LONDON (Reuters) – The first people vaccinated with an experimental Ebola shot being developed by Merck and NewLink have had no serious side effects so far, but a few experienced mild fever, Swiss researchers said on Tuesday.
The shot, one of several being fast-tracked through clinical trials in the hope they can be approved for use in the Ebola epidemic raging in West Africa, is undergoing initial human safety tests at the University Hospitals of Geneva.
LONDON, Dec 1 (Reuters) – Rapid evolution of HIV, the human immunodeficiency virus, is slowing its ability to cause AIDS, according to a study of more than 2,000 women in Africa.
Scientists said the research suggests a less virulent HIV could be one of several factors contributing to a turning of the deadly pandemic, eventually leading to the end of AIDS.
LONDON, Dec 1 (Reuters) – The world has finally reached “the
beginning of the end” of the AIDS pandemic that has infected and
killed millions in the past 30 years, according to a leading
campaign group fighting HIV.
The number of people newly infected with HIV over the last
year was lower than the number of HIV-positive people who joined
those getting access to the medicines they need to take for life
to keep AIDS at bay.
LONDON (Reuters) – Despite major advances in treating and preventing HIV, Europe and Central Asia have failed to tackle the epidemic, with some 136,000 people becoming newly infected with the incurable AIDS virus last year, health officials said on Thursday.
Figures from the World Health Organization (WHO) and the European Centre for Disease Prevention and Control (ECDC) showed 80 percent more new HIV cases in 2013 compared to 2004, meaning a crucial target to reverse the tide of AIDS in the region will be missed.
LONDON (Reuters) – In a discovery that experts say could revolutionize fuel cell technology, scientists in Britain have found that graphene, the world’s thinnest, strongest and most impermeable material, can allow protons to pass through it.
The researchers, led by the Nobel prize winner and discoverer of graphene Andre Geim of Manchester University, said their finding also raised the possibility that, in future, graphene membranes could be used to “sieve” hydrogen gas from the atmosphere to then generate electricity.
LONDON (Reuters) – West Africa’s Ebola epidemic could worsen further before abating but new infections should start to decline in all affected countries by the end of this year, a leading specialist on the disease said on Wednesday.
Peter Piot, one of the scientists who first identified the Ebola virus almost 40 years ago, said the outbreak was far from over, but said that “thanks to now massive efforts at all levels” what had been an exponential growth in numbers should soon begin to recede.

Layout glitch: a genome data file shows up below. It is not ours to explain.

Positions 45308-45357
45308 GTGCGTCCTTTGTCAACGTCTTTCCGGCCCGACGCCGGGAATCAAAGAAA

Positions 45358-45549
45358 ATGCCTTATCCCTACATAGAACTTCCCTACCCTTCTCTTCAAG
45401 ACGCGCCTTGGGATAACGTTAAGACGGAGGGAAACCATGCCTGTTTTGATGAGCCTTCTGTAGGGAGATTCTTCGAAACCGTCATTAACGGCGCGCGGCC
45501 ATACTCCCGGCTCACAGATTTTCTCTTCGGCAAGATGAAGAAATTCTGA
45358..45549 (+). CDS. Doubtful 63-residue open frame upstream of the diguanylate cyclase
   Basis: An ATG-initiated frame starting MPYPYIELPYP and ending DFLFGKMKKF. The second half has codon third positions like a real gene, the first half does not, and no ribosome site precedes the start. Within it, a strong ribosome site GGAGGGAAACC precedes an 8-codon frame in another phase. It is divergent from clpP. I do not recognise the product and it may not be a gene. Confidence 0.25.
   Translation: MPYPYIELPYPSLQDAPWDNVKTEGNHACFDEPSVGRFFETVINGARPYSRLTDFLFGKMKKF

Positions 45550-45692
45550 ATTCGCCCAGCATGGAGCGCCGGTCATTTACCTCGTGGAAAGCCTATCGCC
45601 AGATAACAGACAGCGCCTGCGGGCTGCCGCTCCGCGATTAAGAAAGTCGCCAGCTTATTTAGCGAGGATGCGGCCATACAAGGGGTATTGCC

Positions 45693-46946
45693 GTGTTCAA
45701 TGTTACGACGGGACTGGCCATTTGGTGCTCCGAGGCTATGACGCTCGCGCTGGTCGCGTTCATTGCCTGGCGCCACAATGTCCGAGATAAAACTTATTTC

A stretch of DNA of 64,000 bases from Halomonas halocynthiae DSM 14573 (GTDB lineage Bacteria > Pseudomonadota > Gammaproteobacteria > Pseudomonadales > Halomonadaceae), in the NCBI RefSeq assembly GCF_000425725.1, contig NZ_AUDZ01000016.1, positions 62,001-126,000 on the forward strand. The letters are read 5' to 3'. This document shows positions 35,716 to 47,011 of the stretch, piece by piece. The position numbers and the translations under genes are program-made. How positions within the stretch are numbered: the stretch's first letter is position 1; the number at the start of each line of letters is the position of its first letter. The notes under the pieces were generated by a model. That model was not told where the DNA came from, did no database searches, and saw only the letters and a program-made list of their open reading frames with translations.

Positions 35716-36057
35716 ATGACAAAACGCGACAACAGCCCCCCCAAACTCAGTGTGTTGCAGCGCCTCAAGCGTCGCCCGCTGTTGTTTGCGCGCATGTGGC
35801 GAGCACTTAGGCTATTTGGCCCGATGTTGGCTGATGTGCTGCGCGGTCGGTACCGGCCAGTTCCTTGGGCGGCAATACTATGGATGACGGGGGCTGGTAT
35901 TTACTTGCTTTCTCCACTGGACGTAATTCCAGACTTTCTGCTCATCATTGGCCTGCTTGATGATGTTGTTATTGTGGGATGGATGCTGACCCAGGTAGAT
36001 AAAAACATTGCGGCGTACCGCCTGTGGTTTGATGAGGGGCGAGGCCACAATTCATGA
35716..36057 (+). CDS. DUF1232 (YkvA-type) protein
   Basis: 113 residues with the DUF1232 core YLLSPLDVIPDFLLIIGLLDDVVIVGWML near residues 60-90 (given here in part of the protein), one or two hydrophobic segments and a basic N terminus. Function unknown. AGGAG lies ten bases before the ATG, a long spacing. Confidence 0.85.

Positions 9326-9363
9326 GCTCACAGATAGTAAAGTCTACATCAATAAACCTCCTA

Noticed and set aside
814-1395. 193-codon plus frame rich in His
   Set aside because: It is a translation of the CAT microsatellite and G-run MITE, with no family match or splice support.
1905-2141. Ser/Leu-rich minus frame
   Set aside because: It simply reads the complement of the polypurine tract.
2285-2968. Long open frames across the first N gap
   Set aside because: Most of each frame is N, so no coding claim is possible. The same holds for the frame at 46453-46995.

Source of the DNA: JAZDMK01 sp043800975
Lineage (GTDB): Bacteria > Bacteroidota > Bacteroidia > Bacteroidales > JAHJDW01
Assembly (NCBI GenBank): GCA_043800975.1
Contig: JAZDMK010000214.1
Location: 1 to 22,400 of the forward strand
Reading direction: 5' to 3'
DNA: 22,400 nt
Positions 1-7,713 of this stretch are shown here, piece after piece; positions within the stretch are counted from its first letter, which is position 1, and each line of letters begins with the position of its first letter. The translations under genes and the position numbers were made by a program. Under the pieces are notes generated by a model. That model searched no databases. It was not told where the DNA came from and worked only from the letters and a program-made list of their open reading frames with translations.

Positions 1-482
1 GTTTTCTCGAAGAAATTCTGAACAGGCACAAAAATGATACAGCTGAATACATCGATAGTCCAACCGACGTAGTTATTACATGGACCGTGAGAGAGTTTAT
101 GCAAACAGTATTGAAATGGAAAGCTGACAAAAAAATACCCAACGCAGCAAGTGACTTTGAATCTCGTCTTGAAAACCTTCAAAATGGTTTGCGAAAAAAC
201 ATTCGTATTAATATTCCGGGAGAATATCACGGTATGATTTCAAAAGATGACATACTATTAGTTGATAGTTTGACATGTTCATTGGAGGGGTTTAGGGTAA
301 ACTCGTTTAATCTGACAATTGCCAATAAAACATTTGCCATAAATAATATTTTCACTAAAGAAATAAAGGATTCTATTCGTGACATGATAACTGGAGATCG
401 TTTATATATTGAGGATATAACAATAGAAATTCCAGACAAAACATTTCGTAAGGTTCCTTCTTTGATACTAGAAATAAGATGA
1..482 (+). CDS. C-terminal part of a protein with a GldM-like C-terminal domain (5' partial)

LONDON (Reuters) – Some half a million cases of cancer a year are due to people being overweight or obese, and the problem is particularly acute in North America, the World Health Organization’s cancer research agency said on Wednesday.
In a study published in the journal The Lancet Oncology, the WHO’s International Agency for Research on Cancer (IARC) said high body mass index (BMI) has now become a major cancer risk factor, responsible for some 3.6 percent, or 481,000, of new cancer cases in 2012.
LONDON, Nov 21 (Reuters) – Saudi Arabia has not yet traced the source of a mysterious camel virus, leaving many questions about a disease that has killed 346 people in the Kingdom.
The lack of scientific evidence about how camels contract the virus, which causes an often fatal illness called Middle East Respiratory Syndrome (MERS) in people, echoes wider concerns about the threat posed to human health by animal-borne pathogens, including the Ebola virus.
LONDON, Nov 20 (Reuters) – An international team of
scientists has found it may be possible to make seasonal flu
vaccines more effective by using an idea known as “back boost”
and pre-empting flu virus evolution.
In a study published on Thursday in the journal Science, the
University of Cambridge-led team said their finding should
enable people to be immunised against future likely flu strains
as well as ones currently circulating.
LONDON, Nov 19 (Reuters) – A banking culture that implicitly
puts financial gain above all else fuels greed and dishonesty
and makes bankers more likely to cheat, according to the
findings of a scientific study.
Researchers in Switzerland studied bank workers and other
professionals in experiments in which they won more money if
they cheated, and found that bankers were more dishonest when
they were made particularly aware of their professional role.